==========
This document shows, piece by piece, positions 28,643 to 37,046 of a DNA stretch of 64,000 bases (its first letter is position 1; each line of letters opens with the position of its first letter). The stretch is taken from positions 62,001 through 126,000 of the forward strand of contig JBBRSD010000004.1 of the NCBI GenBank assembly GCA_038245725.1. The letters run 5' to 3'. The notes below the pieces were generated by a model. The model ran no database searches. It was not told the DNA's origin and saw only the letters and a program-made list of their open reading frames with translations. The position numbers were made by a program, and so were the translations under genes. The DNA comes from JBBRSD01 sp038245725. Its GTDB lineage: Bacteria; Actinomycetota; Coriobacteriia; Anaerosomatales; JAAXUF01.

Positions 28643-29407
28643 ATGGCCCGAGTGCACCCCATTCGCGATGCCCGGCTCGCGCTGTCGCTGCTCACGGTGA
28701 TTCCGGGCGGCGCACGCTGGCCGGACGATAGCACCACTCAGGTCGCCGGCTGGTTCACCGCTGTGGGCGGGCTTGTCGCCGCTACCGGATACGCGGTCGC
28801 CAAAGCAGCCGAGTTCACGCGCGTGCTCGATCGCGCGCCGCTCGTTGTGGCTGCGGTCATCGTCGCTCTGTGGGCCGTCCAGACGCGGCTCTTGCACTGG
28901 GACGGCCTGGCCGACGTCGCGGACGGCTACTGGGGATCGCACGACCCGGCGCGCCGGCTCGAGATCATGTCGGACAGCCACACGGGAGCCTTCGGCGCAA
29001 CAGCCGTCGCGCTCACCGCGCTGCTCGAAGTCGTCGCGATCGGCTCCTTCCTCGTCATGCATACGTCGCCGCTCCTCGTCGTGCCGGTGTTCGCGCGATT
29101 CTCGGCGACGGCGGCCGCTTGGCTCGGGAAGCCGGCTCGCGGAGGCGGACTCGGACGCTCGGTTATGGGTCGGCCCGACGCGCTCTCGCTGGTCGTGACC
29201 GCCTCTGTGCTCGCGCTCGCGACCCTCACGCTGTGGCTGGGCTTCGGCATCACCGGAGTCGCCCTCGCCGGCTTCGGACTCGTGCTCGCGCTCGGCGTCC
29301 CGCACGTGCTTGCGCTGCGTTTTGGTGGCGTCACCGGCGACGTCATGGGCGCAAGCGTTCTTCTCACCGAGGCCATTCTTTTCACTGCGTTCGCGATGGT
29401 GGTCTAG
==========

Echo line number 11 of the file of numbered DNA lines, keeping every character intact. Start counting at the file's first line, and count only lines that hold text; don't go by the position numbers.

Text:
29401 GGTCTAG